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ISSUE: Science Research Budgets
Another Continuing Resolution Passed
Because the Senate had not completed consideration of all of its FY10 appropriations bills by the end of the Fiscal Year (September 30), including Energy and Water and Commerce, Justice, Science, Congress had to pass a Continuing Resolution as part of Legislative Branch appropriations bill (H.R. 2918); the CR provides funding for all Executive Branch agencies, including DOE, NIST and NSF, at FY09 levels for another thirty days. It became law on October 1 and is set to expire on October 31, 2009. If the Senate fails to complete consideration of the remainder of its appropriations bills within that time, Congress will be forced to consider another CR to keep the government operating. It is also possible that Congress will have to consider a “mini-bus” to get all the bills done quickly: a “mini-bus” would combine a number of the outstanding appropriations bills into one package so they could then be considered en masse.
On September 30, the House/Senate Conference Committee agreed on an Energy and Water appropriations bill for FY2010. In sum, the bill includes a total of $27.1 billion for DOE, $318 million above 2009 and $1.3 billion below the Administration request, to fund five primary mission areas: science, energy, environment, nuclear nonproliferation, and national security. The majority of that decrease resulted from Congress providing no FY10 appropriations for the Innovative Technology Guarantee Program. The Administration had requested that Congress provide $1.5 billion. The program was established in the 2005 Energy Policy Act (EPACT) to authorize the Secretary of Energy to make loan guarantees to qualified projects for accelerated commercial use of innovative energy technologies. It is likely that Congress did not fund the Administration’s FY10 request because the program had just received $6 billion in the Stimulus Bill. The House passed the Conference report on October 1, with the Senate following suit on October 15th. The next step is for the bill to go to the President for signing into law. Since this bill will be completed by the expiration of the CR, DOE funding will not be part of a possible “mini-bus” funding package. DOE/SC is funded at $4.9 billion, an increase of 2.7% over FY09. It is also a slight increase over the funding level agreed to in the Senate.
NSF and NIST Funding
As of this writing, the full Senate had not yet considered the Commerce, Justice, Science bill, which contains funding for NSF and NIST. Both agencies are therefore subject to the Continuing Resolution passed by Congress. Given the amount of time remaining until the expiration of the CR, it is possible that the CJS bill will be rolled into a “mini-bus” with other funding bills.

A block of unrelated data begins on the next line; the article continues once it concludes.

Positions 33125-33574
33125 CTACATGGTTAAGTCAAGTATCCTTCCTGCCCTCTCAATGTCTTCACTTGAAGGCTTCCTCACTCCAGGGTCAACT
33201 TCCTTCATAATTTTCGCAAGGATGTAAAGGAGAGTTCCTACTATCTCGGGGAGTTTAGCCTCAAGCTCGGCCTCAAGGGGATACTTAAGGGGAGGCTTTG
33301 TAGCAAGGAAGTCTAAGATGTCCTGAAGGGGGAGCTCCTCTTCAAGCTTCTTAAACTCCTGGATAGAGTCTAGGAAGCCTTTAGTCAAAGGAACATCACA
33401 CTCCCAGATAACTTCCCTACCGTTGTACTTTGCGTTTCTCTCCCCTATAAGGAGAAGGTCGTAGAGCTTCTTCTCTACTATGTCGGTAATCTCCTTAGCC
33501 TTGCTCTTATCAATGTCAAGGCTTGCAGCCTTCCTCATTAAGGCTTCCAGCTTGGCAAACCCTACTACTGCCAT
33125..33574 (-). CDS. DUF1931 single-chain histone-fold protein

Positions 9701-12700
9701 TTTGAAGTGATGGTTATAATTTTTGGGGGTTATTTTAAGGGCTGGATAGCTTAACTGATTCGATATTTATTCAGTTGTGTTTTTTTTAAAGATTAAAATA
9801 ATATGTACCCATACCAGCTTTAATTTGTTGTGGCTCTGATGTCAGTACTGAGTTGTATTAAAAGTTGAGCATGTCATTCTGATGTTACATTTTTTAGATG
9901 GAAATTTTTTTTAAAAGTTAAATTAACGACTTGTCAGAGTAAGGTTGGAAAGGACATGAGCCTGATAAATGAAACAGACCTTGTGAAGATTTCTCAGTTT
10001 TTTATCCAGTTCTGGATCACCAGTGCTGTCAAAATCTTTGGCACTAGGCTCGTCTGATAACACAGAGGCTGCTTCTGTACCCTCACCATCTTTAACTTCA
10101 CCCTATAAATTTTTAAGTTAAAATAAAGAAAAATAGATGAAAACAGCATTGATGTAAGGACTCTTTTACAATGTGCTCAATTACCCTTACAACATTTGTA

ISSUE: Panel on Public Affairs Activities
In addition to reports on nuclear arsenal downsizing and the electric grid, described elsewhere in this issue, POPA approved a proposal for a study which will examine the scarcity of critical elements for new energy technologies. The study will focus on the demands that would be created by a dramatic increase in the need for a rare element, driven by the widespread adoption of a new technology. The study committee is pulling together a list of possible participants and plans to hold a conference at MIT in early 2010.
The Carbon Capture Study, which examines non-biological CO2 Capture, is in the final stages of review and production and will be available for release in early 2010.
The National Research Policy Subcommittee is examining the general decline of the physical sciences infrastructure at major universities. The subcommittee plans to conference prior to the first POPA meeting of 2010 and will report back on whether there is a need for ongoing investigation.
Submit Suggestions for a POPA Study
ISSUE: Media Update
Nobel Laureate Burton Richter authored an op-ed in Roll Call newspaper on Aug. 3 titled “The Senate Can Improve on the House Bill,” suggesting ways to improve the climate change bill, including adding a Clean Energy Technology Fund that would invest $15 billion per year over 10 years to develop affordable, low-emission energy technologies.
“The Senate Can Improve on the House Bill” Op-Ed
The Public Relations Committee of the Task Force on American Innovation recently published a brochure on basic research, highlighting innovations that developed from fundamental research at DOE, NSF, NIST, and DOD.
Download American Innovation Brochure
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Editor: Alan Chodos